I’m quite happy to fetch and carry for him when he’s working, but on a couple of occasions, this has produced a few laughs, not to mention disbelief and acute embarrassment (for me anyway) . Money has always been tight so we are forever on the lookout for saving a few bob, and DIY for the basics is obviously a lot cheaper than getting the professionals in.
Our first effort was when we decided to revamp the kitchen in our first house. This was not a major task, the room being only 8 feet by 6. We had measured up for the new worktop and just needed to cut a hole for the sink plus a bit of revised plumbing. Everything was going swimmingly, until we came to put the worktop in place. Hubby was on his back on the floor, using his legs to push the damn thing into position as I was putting all my weight against it, but it would not go. He tinkered around for a bit, then told me he needed a left handed right-angle bend for the washing machine pipework, and would I go to the DIY store to get one (it was about 10 miles away, so not exactly down the road) . Like a lamb to the slaughter, I got in the car, and drove off. I found the correct aisle with all the plastic pipe fittings, but could not find a left handed bend, or labelled cubby hole for them, so I had to ask. ‘Dave’ (according to his chest badge) took me to where I’d been looking and held up a right angled bend. I said my husband had specifically said a Left Handed one, and as he looked at it said, ‘Oh, this is right handed. Hang on,’ then turning the damn thing 180 degrees in his palm, added ‘There you go, one left handed right-angle bend, and it’s the same price as the others.’
My face must have been so red, you could toast bread in front of it. I quietly thanked him very much, went up to the counter and paid my 90p, then got in the car and drove home, seething.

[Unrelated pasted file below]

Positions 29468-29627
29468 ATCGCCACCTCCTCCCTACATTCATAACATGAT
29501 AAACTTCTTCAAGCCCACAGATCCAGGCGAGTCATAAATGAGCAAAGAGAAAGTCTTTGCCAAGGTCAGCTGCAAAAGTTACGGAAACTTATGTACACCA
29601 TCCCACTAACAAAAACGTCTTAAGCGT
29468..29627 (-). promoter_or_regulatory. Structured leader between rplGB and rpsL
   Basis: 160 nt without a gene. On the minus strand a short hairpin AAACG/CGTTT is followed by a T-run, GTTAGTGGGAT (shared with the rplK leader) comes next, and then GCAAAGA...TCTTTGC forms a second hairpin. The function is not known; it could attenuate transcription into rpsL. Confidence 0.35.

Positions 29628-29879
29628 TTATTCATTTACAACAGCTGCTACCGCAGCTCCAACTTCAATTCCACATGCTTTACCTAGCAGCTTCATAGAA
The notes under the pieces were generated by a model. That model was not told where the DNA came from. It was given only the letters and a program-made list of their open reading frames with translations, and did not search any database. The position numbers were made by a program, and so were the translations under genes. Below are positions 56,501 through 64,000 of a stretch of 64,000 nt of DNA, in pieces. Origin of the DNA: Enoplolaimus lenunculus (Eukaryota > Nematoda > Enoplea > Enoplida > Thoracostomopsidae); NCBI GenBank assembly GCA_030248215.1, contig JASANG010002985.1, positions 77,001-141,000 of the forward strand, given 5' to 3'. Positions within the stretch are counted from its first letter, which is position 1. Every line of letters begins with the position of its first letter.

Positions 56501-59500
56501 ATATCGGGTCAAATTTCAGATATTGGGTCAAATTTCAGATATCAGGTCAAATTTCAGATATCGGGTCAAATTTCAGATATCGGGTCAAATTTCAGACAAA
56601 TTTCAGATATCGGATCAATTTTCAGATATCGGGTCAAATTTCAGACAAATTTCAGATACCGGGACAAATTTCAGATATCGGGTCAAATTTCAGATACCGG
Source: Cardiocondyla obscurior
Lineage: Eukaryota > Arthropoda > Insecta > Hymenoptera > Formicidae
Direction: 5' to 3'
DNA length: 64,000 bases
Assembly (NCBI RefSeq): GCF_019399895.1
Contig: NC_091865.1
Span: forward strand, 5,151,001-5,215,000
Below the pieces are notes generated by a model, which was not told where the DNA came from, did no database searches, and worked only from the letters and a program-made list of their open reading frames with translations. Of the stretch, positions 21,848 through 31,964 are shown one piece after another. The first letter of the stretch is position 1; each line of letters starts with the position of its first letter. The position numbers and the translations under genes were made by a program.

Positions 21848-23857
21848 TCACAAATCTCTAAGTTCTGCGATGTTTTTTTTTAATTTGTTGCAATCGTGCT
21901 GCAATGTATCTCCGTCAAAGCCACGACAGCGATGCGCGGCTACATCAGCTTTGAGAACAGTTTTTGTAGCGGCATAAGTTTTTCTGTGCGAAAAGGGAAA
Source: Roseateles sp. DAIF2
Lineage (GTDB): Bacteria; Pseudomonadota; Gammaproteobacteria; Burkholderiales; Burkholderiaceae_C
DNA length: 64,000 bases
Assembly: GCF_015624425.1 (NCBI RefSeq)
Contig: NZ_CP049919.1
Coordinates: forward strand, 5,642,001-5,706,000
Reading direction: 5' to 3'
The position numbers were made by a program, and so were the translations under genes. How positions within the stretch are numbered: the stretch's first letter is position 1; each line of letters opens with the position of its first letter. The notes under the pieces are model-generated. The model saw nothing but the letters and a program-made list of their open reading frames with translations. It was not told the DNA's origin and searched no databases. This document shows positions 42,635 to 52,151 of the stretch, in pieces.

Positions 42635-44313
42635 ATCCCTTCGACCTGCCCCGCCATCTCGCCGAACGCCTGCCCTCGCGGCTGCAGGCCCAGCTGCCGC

Hubby in the meantime was feeling very smug with himself having got me out of the way for half an hour so that he could swear, curse, shout, and scream before he realised that although we had carefully measured the length for the worktop, we had forgotten to allow for the wall tiles, which is why it wouldn’t slide easily into position. Rather than be beaten by less than a quarter of an inch, 90p for a bend we didn’t need and my embarrassment kept his sanity.
You can imagine then how I felt when I had a hole in my car exhaust pipe and he suggested buying a bandage for it. I was sceptical, but he assured me that it was perfectly legit, and I’d be able to get one from the local motor accessory shop. Off I went, and on arrival, approached the counter to be served by another ‘Dave’ (no relation) . I told him what I wanted and what kind of car I had (yes I did say the make, model and year, and not just ‘a red one’) then added that if he went to the first aid kit and got me a plaster, I was going to deck him. He looked confused until I explained about the right left handed thing, and laughed at me. ‘Oh no madam,’ he said. ‘Exhaust bandages are quite common,’ and promptly produced a nice little box with full instructions and description on it and a request for £2.90. Yet another red faced trip home. For the record, this temporary measure lasted precisely 2 days.
Since then, we’ve moved three times and have done a fair bit of DIY. When we moved here, the main B&Q in town got worried if they didn’t see us every day, and when we’d finished, we offered to open our home to their advertising team so that they could see a variety of their products in situ. Sadly they didn’t take us up on it.
However, when I was sent to the village hardware store and promptly produced a scaled drawing of what his nibs wanted this time, they were practically rolling about on the floor and I felt like an under training village idiot. Over the years, we’ve become quite chatty and I can laugh about it now, but if I go up on my own, the first question is ‘Got a picture?’
Oh, and they don’t have anyone called Dave working there.